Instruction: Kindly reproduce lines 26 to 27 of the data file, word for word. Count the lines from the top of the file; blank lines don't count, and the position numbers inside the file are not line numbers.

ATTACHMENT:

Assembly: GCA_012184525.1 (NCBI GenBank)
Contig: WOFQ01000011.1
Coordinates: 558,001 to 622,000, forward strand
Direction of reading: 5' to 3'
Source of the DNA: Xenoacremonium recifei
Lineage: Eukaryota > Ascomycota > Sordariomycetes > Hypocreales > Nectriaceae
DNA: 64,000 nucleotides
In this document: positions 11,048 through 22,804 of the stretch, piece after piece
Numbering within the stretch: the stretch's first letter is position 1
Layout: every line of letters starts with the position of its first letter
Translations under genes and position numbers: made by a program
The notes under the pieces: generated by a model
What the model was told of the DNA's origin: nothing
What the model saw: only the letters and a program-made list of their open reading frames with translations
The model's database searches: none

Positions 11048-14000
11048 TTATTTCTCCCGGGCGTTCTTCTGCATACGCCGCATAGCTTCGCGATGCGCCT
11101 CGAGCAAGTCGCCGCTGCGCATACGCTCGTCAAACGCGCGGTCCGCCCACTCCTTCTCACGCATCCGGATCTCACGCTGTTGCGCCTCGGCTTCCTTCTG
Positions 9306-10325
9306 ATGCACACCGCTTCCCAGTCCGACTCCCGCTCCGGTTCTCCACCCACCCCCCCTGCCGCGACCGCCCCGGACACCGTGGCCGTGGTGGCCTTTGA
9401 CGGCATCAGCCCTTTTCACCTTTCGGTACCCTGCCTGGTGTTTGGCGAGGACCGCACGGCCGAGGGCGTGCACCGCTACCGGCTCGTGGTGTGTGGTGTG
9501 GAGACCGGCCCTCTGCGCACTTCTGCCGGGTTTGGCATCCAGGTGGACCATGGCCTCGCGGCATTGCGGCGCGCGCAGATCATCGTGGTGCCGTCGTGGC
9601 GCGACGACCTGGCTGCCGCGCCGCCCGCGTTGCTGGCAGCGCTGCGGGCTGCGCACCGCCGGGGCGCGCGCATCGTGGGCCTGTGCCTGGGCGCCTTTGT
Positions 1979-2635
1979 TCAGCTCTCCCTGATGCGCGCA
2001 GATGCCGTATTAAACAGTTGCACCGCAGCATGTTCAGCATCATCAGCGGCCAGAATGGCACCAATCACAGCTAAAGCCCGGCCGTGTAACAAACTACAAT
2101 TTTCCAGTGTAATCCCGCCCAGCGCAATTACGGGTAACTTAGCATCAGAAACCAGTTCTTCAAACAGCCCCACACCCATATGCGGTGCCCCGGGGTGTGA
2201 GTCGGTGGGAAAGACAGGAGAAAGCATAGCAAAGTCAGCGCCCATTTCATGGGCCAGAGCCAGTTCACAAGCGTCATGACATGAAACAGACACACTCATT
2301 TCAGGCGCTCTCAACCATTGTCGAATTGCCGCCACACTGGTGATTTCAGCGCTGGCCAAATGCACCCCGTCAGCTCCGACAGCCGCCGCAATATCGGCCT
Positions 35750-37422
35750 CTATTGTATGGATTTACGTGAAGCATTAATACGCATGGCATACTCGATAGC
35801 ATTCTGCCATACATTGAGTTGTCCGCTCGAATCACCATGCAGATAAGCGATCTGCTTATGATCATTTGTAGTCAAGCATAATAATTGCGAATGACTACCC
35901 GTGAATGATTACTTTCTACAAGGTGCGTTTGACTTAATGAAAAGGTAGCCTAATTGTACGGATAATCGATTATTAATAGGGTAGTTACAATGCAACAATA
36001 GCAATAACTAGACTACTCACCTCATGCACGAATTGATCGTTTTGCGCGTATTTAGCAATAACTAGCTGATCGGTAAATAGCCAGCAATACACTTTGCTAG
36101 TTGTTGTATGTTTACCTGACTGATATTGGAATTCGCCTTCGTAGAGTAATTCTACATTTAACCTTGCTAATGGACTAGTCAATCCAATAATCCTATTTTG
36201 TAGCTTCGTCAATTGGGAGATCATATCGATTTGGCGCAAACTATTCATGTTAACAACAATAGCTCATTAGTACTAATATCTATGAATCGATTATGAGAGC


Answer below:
2001 GATGCCGTATTAAACAGTTGCACCGCAGCATGTTCAGCATCATCAGCGGCCAGAATGGCACCAATCACAGCTAAAGCCCGGCCGTGTAACAAACTACAAT
2101 TTTCCAGTGTAATCCCGCCCAGCGCAATTACGGGTAACTTAGCATCAGAAACCAGTTCTTCAAACAGCCCCACACCCATATGCGGTGCCCCGGGGTGTGA